“By successfully sending a positive message out to the market, where workers collaborate with technology, the business has improved its overall productivity and efficiency.”

Unlocking digital value

By investing in updating its business processes, its backend processing, and robot process automation (RPA) to improve operational efficiency for repetitive processes, increase client satisfaction and reduce costs, the business has fully ramped up its engagement with customers, vendors and suppliers.

The use of automated reporting and data analytics (with information gathered from providers) has also enabled the business to undertake predictive analytics, which has allowed SoluGrowth to support providers with executive reporting and business intelligence. Whilst it has its core client audience, the business remains keen to open further doors.

“We don't want to limit ourselves to just BPO work. What we are finding in the market is that a lot of companies are not ready to outsource complete business processes to us, but are reaching out for basic solutions,” comments Ramharuk.

“There are a number of organisations that want us to help them automate their processes with RPA. Our goals are twofold: one is driving automation efficiency and improving productivity, and our core business processes of the BPO company and our core organisation and secondly, we are using digital technology and solutions to look at new opportunities.

“We did an exercise for a huge mining company in South Africa, where we're using RPA for their group travel. We found that some of the travel is booked too late or booked out of the policies and rules which are in place.

“We use the information and analytics that we derive from them to help the organisation - but not to take that information and use it to attract new clients. We tend to stay away from that, in order to gain the security and trust of our clients.”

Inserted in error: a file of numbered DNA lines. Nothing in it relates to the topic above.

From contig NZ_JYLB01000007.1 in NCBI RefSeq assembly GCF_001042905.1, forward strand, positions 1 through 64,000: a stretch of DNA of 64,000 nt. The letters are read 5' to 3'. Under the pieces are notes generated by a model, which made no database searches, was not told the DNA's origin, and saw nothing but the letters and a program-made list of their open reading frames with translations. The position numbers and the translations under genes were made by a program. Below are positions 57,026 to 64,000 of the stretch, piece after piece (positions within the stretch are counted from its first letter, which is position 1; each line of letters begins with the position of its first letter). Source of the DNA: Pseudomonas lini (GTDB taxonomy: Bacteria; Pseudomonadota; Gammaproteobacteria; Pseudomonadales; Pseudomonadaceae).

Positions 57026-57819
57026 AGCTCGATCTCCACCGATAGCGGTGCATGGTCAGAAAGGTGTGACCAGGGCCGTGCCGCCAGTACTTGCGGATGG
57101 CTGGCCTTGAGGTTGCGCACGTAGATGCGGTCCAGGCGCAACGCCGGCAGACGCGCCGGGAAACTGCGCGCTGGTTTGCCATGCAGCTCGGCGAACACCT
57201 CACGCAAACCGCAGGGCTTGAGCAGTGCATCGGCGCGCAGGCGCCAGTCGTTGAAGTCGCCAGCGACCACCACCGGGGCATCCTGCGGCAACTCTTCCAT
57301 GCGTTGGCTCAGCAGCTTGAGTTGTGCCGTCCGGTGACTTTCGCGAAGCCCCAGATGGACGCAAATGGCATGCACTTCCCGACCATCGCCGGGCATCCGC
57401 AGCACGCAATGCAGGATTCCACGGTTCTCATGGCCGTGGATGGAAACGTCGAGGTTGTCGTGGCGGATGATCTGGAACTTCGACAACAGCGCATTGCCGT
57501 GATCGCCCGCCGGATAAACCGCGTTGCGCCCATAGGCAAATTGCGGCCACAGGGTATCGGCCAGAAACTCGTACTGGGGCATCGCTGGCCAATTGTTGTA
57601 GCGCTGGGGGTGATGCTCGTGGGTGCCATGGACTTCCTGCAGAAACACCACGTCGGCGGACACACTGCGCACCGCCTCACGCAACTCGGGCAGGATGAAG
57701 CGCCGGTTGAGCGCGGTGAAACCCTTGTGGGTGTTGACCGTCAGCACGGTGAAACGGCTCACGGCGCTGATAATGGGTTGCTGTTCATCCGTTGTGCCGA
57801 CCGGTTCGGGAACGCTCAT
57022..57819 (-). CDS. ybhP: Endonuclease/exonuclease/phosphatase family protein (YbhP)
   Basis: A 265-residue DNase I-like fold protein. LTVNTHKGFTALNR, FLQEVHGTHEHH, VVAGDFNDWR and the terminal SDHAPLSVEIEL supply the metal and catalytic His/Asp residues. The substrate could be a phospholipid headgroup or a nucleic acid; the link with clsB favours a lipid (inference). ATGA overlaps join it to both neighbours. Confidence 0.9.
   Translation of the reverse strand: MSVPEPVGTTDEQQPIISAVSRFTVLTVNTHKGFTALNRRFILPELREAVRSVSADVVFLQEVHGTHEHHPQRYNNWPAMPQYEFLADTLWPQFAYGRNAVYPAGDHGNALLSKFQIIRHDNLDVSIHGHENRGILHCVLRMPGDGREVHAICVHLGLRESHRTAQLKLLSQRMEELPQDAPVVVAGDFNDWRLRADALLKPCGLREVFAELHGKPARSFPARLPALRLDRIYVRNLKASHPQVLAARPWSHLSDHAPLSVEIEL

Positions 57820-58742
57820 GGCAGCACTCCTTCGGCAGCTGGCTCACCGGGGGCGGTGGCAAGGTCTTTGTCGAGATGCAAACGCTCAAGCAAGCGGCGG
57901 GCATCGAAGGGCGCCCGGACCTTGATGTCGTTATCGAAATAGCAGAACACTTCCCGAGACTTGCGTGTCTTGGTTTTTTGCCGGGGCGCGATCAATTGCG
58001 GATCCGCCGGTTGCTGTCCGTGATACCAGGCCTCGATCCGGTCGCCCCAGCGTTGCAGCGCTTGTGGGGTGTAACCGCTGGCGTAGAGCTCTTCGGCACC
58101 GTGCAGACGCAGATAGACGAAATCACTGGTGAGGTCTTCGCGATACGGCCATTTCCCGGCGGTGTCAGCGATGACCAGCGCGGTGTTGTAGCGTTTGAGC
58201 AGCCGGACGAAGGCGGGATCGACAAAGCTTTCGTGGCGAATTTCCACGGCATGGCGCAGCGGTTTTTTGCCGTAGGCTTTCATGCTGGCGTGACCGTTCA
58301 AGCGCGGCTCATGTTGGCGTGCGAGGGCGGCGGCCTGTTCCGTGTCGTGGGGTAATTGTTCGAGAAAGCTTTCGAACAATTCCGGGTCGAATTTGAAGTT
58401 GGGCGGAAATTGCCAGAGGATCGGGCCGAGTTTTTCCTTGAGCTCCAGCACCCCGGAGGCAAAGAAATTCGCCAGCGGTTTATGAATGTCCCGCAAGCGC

Promoting collaboration

Whilst SoluGrowth remains on the lookout for new opportunities that digitisation will bring, the business faces challenges with regards to its newly adopted, cloud infrastructure. With competitors such as Amazon and Microsoft Azure, the business has  appointed provider, Dimension Data in South Africa, as many clients in the country remain hesitant for their data to leave the country.

“Even in our non-disclosure agreements with clients, we tend not to use information that we gather from clients and then take them to other potential clients. Instead, we look at the information provided and then illustrate a model where we can help them," explains Ramharuk. 

“We don't want to accumulate data from a company and go to a competitor and provide them with the same solution. Our principle is to gather a lot of data and assist our clients with that data, to help them grow, to make them more effective, more efficient, and make them more aware of how this data — with machine learning, and predictive analysis — has brought about change in the organisation.”

With such vast volumes of data obtained from its clients, the business has placed significant investment in strengthening its data security. Introducing factor authentication for any client or individual that wants to connect to its secure network, SoluGrowth has integrated three different firewall technologies and firewall layers within its cloud environment, and invested heavily in cybersecurity strategies, technologies, and implementations with third parties, vendors and companies.